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Fallen (2022) Review

We just got Exorcist Vengeance, next month we’ll have The Exorcism of God and in between those two we have another tale of a priest whose past comes back to haunt him, Fallen. An Italian production from first time director Nicolo Fumero and co-writers Simone Chiattone and Francesco Lucci for whom it’s their first credit as well.

As a strange darkness falls over the land, Father Abraham Fallen (Andrea Zirio, Ulysses: A Dark Odyssey, Richard the Lionheart: Rebellion) is called upon by The Grandmaster (Daniel McVicar, One Way Ticket to the Moon, The Bold and the Beautiful) leader of a secret arm of the church to carry out a mission of “violent mercy”. He and his wheelchair bound daughter Sarah (Ortensia Fioravanti, Incidental Characters) leave the city and head to a remote farm to prepare for what is to come.

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Something is troubling Father Abraham, he has nightmares about the birth of his daughter, (before he joined the priesthood I would assume), and flashbacks to what looks like an exorcism gone wrong. Then one night he sees, and shoots, a strange humanoid creature. Unfortunately for him, it’s not alone.

We hear about “The Darkness” on the radio and from characters in conversation, and we see dark clouds rolling in during an early scene. But anytime someone is outside during the day, it doesn’t look particularly dark. It’s just like an overcast winter day. Needless to say, that takes a lot away from Fallen before it even starts. And that’s not even the film’s biggest problem.

Father Abraham is not exactly likeable to begin with. He’s got a temper, a drinking problem and comes off as an asshole. And that’s before we find out he hacked Sarah’s mother to death with an axe because she tried to use sage to cure their daughter of her disabilities. And he didn’t so much as lose custody of her for it.

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Fallen had some great potential. A lone priest with a daughter in a wheelchair forced to fight off the hordes of Satan at a remote farmhouse. But they make him absolutely impossible to root for, except as the only one who can save his daughter. And the trailer drops a major spoiler on how that plays out, not that you can’t guess anyway.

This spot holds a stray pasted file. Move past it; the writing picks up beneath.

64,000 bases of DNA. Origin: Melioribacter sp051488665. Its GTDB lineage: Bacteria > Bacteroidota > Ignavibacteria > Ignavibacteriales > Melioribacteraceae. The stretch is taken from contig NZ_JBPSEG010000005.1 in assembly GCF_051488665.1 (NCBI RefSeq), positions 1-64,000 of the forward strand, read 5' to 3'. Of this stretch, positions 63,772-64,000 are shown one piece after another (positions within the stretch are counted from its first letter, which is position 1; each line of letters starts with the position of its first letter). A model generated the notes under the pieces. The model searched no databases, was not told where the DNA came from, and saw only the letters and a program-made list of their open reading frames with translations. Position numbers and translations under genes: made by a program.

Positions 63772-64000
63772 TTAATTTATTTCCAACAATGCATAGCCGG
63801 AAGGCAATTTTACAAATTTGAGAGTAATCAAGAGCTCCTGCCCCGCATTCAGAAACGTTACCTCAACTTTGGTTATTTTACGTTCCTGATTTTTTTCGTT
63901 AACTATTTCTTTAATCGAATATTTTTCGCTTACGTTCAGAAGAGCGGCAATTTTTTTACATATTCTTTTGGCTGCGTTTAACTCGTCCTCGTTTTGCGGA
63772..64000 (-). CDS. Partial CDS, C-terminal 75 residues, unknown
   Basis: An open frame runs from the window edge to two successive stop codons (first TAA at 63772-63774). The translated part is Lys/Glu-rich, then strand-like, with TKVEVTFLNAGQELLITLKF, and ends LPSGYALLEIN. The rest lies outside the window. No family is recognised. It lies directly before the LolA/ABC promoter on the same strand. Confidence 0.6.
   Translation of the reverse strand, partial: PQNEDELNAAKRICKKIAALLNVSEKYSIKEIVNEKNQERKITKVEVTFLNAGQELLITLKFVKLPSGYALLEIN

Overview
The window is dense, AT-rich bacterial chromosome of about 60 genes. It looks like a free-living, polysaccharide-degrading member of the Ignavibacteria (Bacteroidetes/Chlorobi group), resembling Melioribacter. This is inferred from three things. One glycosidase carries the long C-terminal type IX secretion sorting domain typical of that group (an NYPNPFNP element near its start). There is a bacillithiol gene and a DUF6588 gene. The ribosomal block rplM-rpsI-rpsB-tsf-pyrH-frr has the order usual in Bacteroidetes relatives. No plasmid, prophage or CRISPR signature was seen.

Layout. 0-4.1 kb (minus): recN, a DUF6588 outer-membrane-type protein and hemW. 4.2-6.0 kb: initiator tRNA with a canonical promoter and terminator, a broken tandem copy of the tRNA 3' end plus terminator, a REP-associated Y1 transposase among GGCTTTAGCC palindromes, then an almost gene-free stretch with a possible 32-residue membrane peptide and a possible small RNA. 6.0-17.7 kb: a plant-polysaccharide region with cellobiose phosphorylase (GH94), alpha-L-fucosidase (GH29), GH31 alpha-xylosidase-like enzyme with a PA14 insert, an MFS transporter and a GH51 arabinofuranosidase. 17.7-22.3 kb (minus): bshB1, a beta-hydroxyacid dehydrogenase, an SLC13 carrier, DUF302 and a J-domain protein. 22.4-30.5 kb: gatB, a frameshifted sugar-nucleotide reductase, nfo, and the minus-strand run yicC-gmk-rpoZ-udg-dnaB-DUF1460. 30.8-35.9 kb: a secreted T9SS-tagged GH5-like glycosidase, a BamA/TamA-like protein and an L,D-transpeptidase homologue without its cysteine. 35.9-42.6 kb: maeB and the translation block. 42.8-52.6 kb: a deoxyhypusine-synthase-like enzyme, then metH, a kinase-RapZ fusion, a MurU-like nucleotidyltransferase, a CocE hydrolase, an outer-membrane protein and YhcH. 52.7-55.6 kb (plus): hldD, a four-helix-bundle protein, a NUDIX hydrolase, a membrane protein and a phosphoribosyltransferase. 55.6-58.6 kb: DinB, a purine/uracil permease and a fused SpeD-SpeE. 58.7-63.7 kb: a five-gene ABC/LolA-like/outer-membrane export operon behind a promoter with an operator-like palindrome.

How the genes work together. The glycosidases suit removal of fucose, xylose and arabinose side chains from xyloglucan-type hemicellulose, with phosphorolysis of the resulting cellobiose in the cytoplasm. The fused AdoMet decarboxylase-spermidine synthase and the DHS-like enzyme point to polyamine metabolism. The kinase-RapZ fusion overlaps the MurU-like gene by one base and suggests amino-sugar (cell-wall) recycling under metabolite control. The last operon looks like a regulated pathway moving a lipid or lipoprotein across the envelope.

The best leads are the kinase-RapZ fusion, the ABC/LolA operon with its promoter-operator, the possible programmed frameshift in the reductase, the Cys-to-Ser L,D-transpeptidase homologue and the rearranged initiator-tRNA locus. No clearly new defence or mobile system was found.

The creatures themselves are creepy looking, but hardly what comes to mind when you think of demons. They look more like aliens, or The Rake from urban legend and Creepypasta fame but without the wicked looking claws. For their leader, the makers of Fallen simply smeared brown makeup on a bodybuilder and called it a day. They’re also not much of a threat as they can easily be shot, stabbed, run over, etc.

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Even if they had been terrifying, they really wouldn’t have made Fallen anything more than tolerable. The script is such a mess with its unlikable protagonist, undeveloped supporting characters, scenes that are never explained or connect with the rest of the story and not one but two lame twist endings just to add a little overkill to the proceedings.

Considering how well the Italians used to be able to make films like this, Fallen is a major disappointment. What could have been Demons crossed with The Exorcist ends up being a couple of jump scares surrounded by a script full of crap. I’m surprised Lionsgate didn’t retitle it Amityville: The Fallen, because it would fit right in with the other crap they’ve been releasing lately.

Lionsgate will release Fallen to Digital, On Demand and DVD on February 22nd. You can keep an eye on their website and Facebook page for any updates.

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Our Score
Where to watch Fallen

3 thoughts on “Fallen (2022) Review”

  1. Checked it out the other day. It made me think of Fulci’s The Beyond somehow. Both scripts are all over the place to the point where nothing makes any sense anymore, with monsters emerging out of nowhere without a clear cause in the visual narrative (Fulci’s gateway to hell is just a collapsing basement wall called so, vis-a-vis Fallen’s Darkness is coming and then, er, it’s there, because Abe says so). Character development, acting performances, narrative coherence, etc., are generally not the kind of things to watch Italian genre movies for anyway. But where Fulci managed to overcome and conceal his various shortcomings with arresting visuals, this one drops the ball in total blandness, making its shortcomings all the more noticeable.

    I will give props to the score though, really enjoyed it and it fit the movie well.

  2. I love The Beyond, it’s Fulci’s best film as far as I’m concerned. But his films also tended to have some outrageous set-pieces, the hospital scenes in The Beyond, the intestine vomiting and the drill scenes in Gates of Hell/City of the Living Dead, for example, to keep you distracted from the plot’s problems. This is just bland.

    1. Gotta love Warbeck for loading his revolver through the barrel. And I have yet to see a better depiction of Purgatory to this day. Agreed, The Beyond is an absolute trip. But it’s not easy to argue against a zombie vs. shark fight. The stories behind how Zombie was shot is also the stuff of legend (might write some Musings on it whenever I can break free from my studio).

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